Inside Out: a process for production by Jane McAdam Freud

On consideration, this as an artists' paper should maintain a loyalty to the medium. My aim is to make the visual language the dominant one by showing images explained with captions, in so far as possible.

My original presentation was accompanied by video footage showing the process for a work I made in plaster for the conference. I chose the medal as medium and to document both the thought process and the technical processes that gave rise to the piece. In keeping with my predilection for the commemorative, the resulting medal is my way of recording the conference.

I began without pride or prejudice as we may do today, by searching variations on the title of the conference on the internet. 'Plaster casters', 'plaster casting', 'plaster casts'.

When searching 'Plaster Casters,' the overwhelming results for all seventy four pages were for 'Cynthia Plaster Caster', a recovering groupie who makes plaster casts of appendages attached to rock stars etc and related activities. Not exactly what I expected, but an intriguing lead!

I have a limited penis plaster cast collection myself. These were not casts made by me however but were sent to me through the post by a respectable fellow sculptor whose initials can be found under the Queen's effigy on our current coinage.

1 Plaster penis group
My other collection is of Renaissance plaster medals. Among these is one of Matteo di Pasti's elephants. The elephant, often associated with memory is especially symbolic for a medal whose function is to commemorate.
2 Renaissance plasters
This piece '1+1' was made as a metaphor for the therapeutic process. It was shown alongside Freud's couch at the Freud Museum during my exhibition Relative Relations. This exhibition in triptych, travelled symbolically from Freud's death place (now the Freud Museum, London) to the Museum Novoji?ínska in Pribor (Czech Republic) which was Freud's birth place. Finally it was shown at the Harrow Museum in the locality of my current home and studio.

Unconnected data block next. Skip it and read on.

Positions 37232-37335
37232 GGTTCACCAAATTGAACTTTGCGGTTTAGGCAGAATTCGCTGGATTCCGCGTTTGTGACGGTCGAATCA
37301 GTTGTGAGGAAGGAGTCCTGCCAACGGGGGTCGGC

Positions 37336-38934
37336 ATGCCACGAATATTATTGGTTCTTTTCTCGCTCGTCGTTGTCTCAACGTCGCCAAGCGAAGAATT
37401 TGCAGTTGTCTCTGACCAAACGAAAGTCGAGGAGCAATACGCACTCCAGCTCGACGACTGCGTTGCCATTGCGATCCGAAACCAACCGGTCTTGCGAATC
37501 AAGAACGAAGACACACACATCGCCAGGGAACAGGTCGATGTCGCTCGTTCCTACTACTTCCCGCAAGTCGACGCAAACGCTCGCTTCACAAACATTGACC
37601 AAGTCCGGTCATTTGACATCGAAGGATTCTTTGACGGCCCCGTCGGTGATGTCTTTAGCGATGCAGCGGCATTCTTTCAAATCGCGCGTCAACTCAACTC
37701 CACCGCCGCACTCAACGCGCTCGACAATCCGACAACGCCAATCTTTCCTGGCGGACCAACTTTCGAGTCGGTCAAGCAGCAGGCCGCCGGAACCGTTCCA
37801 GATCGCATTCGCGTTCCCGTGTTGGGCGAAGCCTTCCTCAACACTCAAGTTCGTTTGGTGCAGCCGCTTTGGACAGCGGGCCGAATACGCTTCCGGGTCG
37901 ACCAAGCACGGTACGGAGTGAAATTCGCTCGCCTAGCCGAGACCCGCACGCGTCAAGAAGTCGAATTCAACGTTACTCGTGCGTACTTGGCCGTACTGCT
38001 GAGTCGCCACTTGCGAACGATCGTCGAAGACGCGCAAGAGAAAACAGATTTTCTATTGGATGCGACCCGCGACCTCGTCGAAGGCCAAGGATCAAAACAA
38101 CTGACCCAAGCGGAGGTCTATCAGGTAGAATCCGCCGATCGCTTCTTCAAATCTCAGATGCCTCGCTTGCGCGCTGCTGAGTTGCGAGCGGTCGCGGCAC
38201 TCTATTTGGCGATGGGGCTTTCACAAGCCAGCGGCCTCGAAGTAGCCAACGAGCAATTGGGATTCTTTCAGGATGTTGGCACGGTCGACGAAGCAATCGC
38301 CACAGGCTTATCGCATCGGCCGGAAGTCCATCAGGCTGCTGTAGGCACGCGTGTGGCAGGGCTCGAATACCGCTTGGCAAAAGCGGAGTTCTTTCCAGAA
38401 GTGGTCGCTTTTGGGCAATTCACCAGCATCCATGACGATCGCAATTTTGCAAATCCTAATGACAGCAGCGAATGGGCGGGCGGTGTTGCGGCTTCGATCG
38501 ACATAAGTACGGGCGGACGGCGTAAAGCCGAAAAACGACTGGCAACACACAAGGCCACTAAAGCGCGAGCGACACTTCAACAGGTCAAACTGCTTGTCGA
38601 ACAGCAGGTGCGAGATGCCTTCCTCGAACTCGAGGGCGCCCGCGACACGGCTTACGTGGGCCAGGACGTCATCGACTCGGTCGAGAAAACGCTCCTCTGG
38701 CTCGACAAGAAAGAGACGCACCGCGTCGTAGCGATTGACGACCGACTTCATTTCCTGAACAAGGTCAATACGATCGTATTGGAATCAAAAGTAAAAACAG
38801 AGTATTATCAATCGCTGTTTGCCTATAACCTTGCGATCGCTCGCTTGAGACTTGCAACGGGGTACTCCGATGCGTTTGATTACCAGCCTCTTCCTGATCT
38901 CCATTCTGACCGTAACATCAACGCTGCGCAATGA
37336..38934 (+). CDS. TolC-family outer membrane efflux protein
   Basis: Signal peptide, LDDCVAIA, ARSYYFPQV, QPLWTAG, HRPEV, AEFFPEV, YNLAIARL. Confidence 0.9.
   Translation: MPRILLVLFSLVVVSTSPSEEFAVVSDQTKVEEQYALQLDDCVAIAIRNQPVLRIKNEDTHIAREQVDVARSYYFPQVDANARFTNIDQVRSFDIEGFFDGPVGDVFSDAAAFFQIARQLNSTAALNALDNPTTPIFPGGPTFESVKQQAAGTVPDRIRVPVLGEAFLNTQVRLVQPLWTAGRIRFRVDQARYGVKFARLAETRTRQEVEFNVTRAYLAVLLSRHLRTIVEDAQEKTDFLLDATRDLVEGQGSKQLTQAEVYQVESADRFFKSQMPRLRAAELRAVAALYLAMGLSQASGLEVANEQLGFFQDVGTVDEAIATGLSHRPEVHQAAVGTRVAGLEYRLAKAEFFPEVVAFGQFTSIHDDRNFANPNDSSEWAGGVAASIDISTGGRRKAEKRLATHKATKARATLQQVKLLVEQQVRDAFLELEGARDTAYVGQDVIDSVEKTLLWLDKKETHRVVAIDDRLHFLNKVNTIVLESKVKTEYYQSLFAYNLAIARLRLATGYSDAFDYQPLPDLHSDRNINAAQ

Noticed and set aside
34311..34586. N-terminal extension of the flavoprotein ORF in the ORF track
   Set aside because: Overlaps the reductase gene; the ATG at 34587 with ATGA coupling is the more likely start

3 '1+1', raw clay, 2006... Freud Museum

Interestingly the piece was requested to be covered by viewers at the suburban Harrow Museum. The linen fig leaf was not ultimately enough. Finally the whole piece had to be covered and shown with a warning notice to advise of the adult content. Considering the piece was very much about repression it was indeed a very Victorian solution!

4 '1+1', 2007, Harrow Museum

Medals have two sides with which to tell their story. Bill Woodrow's "My World" 1997 shows this process quite clearly and it also serves to illustrate my title - Inside out a process for production.
5 Bill Woodrow, Our World, 1997, bronze medal
I decided to reclaim Matteo di Pasti's elephant from 1446 for the obverse of my Conference Medal. The two sided form of the medal serves in uniting two ideas. In this case the history and tradition of the medium together with its use in contemporary practice. The image also utilises the elephant's symbolic significance in reference to memory - 'elephants never forget'.

My initial inspiration was the appendages. They led me to the fig leaf. The generic fig leaf operates as a symbol for a part hidden. In reality when the medal is lying on a surface one part is always hidden. However metaphorically, the reverse side with its fig leaf covering, leaves to the imagination the content beneath. Following the shrouding of 1+1, this project remains conceptually compliant with the rhythm of my practice.

The leaf in any case serves the elephant, providing 'food for thought'. Ultimately the vegetarian Elephant needs sustenance for survival just as the obverse and the reverse are interdependent in the form of the medal.

I settled on making a limited edition of 15 Conference Medals in plaster. Plaster is not generally used for the intended finished piece but rather as a stage in the process. These plaster medals were offered out at the conference to good homes.

6a Starting point (obv), .....Matteo di Pasti

6b Starting point (rev),..... ......generic leaf
A plaster cast taken from the leaf to form a negative mould.
7 Plaster cast from leaf
A wax pressing taken from the centre of the plaster negative mould.
8 Wax Pressing
The wax pressing attached to the obverse plaster. The blue wax sprue is shown welded to the completed master medal pattern.
9 Wax sprue (rev)
The medal pattern welded onto the base of the casting box so as to stand suspended vertically and centrally in the box with an opening to receive the rubber. The front and back of the box were subsequently sealed.
10 Casting box
Cold cure silicon rubber for filling the box around the completed medal pattern. (When set the outer box was removed and the rubber box cut open to remove the original master medal pattern).

11 Mixining Rubber
Rubber poured into the negative space providing the first of the edition.
12 Rubber mould
Final plaster (showing obverse and reverse) patinated with tea leaves, giving an autumnal glow to the leaf and preventing the occurrence of a white elephant.
3a Conference Medal (obv)

Condensed version of the paper delivered by Jane McAdam Freud

CONFERENCE TITLE: Plaster Casts: Making, collecting and displaying: from classical antiquity to the present

DATE: Sunday 23 to Thursday 27 September 2007
VENUE: Worcester College, and the Ioannou Classics Centre, University of Oxford.

Forthcoming publication by Frederiksen and Marchand 2008

3b Conference Medal (rev)